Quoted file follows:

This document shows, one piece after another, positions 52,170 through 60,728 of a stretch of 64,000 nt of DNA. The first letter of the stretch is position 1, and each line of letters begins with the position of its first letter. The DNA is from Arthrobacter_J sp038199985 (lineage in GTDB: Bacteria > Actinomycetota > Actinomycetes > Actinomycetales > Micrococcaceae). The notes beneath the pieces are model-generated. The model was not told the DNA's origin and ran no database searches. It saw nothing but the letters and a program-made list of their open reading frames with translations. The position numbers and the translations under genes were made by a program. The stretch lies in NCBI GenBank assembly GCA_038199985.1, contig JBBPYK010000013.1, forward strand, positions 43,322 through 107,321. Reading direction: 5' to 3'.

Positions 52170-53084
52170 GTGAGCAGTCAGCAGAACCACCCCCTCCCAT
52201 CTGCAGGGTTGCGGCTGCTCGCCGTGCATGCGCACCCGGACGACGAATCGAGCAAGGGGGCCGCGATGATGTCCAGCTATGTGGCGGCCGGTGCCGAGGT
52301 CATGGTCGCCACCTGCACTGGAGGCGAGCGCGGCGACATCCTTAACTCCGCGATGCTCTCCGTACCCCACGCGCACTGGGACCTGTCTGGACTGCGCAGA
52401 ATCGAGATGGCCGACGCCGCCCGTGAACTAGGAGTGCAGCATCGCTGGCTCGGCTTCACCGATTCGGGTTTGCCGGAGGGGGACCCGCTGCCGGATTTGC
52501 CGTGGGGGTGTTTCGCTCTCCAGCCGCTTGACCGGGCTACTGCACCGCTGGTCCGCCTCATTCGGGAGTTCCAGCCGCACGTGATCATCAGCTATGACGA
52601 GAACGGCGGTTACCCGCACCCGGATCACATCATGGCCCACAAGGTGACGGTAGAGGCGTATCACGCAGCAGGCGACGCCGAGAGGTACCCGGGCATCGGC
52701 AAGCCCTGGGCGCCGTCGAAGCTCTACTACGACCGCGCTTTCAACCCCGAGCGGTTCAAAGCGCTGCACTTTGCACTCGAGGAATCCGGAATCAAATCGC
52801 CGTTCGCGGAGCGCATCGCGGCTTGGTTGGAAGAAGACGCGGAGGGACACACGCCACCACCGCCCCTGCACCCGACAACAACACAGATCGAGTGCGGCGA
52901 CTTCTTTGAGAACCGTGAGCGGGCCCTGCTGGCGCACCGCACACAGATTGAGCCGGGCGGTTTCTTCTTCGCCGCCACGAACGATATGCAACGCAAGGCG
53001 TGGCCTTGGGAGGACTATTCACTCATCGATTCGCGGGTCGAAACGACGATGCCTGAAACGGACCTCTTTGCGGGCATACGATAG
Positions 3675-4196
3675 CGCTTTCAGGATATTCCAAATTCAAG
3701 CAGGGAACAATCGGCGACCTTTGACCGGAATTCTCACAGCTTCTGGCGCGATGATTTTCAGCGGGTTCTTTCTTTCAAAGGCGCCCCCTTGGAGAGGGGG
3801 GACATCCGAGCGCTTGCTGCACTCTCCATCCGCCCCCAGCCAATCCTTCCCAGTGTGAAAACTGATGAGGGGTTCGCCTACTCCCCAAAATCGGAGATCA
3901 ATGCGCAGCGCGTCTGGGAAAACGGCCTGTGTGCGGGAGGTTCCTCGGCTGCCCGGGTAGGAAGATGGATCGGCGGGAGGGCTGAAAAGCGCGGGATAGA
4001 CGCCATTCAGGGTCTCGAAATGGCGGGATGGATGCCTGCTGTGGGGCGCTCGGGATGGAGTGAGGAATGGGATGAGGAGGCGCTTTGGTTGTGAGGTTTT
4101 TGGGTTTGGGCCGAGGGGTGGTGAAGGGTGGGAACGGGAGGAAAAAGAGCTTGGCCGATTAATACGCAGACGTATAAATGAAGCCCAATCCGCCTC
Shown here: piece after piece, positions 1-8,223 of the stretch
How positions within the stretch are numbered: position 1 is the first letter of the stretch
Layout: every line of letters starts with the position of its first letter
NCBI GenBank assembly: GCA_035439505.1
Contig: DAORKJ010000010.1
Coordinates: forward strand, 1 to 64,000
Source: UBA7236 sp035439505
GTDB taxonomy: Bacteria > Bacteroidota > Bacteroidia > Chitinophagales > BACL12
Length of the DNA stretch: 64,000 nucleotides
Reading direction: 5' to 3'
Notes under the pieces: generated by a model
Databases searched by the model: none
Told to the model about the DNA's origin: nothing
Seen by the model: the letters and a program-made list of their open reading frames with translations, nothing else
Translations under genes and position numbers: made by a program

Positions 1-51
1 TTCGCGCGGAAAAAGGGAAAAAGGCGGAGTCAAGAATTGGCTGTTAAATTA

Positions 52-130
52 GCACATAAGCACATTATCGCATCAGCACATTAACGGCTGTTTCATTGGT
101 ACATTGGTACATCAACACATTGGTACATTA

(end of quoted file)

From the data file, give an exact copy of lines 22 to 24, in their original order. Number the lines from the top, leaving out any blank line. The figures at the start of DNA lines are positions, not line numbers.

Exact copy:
Layout: every line of letters starts with the position of its first letter
NCBI GenBank assembly: GCA_035439505.1
Contig: DAORKJ010000010.1